Satterlee said that in order for new athletics facilities to be built, the layout and infrastructure of the entire campus must be considered.

"We have to embark on a master planning operation including all facilities," Satterlee said. "And in the absence of a master plan, if you have a plan that doesn't call for any new construction, how much new construction do you think you'll do? We have to have a plan. What we can't have is a, 'Oh, we need that, oh we need this, oh we need that.' Because when you start to do that, you won't be able to prioritize, put your resources and actually have a plan to get things done and a plan to talk to our constituents about."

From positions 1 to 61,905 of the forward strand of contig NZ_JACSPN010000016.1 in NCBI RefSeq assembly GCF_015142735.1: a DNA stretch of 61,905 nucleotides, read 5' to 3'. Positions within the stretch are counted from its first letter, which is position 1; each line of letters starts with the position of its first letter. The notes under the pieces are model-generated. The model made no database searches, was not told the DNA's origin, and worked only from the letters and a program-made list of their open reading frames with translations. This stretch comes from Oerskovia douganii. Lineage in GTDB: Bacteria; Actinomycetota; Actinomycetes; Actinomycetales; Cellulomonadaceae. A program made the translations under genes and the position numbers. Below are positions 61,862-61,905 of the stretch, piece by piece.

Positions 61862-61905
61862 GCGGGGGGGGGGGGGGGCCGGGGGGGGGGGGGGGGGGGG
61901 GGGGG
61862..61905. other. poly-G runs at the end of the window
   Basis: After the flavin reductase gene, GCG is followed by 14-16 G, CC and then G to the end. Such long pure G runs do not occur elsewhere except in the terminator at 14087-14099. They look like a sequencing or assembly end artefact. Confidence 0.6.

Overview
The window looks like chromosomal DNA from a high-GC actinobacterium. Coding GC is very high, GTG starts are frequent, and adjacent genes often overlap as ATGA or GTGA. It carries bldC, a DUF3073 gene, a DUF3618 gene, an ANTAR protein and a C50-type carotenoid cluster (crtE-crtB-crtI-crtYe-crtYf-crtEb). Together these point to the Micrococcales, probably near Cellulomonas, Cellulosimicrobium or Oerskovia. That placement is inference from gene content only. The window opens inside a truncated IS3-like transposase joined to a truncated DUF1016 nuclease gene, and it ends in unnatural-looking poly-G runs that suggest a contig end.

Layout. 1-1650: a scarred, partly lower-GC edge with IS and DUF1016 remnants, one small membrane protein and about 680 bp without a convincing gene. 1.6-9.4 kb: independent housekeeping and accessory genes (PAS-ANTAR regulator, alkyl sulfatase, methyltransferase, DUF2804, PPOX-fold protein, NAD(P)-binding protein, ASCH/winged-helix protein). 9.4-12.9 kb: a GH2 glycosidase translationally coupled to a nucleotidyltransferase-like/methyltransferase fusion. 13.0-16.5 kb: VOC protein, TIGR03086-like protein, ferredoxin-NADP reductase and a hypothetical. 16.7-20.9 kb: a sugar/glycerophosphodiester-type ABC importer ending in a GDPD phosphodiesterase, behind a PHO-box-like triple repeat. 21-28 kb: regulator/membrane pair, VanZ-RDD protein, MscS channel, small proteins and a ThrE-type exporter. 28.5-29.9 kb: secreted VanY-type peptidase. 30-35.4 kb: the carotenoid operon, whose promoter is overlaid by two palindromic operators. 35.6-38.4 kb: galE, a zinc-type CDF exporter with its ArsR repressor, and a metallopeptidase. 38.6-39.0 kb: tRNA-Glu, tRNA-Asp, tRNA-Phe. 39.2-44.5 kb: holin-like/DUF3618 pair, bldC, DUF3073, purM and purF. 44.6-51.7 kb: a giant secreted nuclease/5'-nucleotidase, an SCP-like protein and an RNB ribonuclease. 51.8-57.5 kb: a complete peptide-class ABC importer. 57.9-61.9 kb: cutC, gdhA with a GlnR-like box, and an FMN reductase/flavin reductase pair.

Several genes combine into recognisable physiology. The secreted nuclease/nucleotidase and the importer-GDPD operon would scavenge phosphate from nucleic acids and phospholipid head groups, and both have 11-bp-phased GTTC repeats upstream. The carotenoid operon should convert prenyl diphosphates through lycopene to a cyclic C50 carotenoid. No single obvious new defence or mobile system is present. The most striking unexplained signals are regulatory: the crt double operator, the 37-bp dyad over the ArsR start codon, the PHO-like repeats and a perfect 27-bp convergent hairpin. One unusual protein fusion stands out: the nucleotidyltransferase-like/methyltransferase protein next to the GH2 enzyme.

Satterlee continued, "(constituents) want to know what's going to happen. They want to get behind some of these projects to move them forward. But that requires us to have a plan and to prioritize and then move in that direction. That's what we're going to do. That will include all of our athletics facilities."

Read More of Today's AB Headlines

Subscribe to Our Daily E-Newsletter

July 11, 2018


Copyright © 2018 LexisNexis, a division of Reed Elsevier Inc. All Rights Reserved.
Terms and Conditions Privacy Policy
AB Show 2022 in Orlando
AB Show is a solution-focused event for athletics, fitness, recreation and military professionals.
Learn More
AB Show
Buyer's Guide
Information on more than 3,000 companies, sorted by category. Listings are updated daily.
Learn More
Buyer's Guide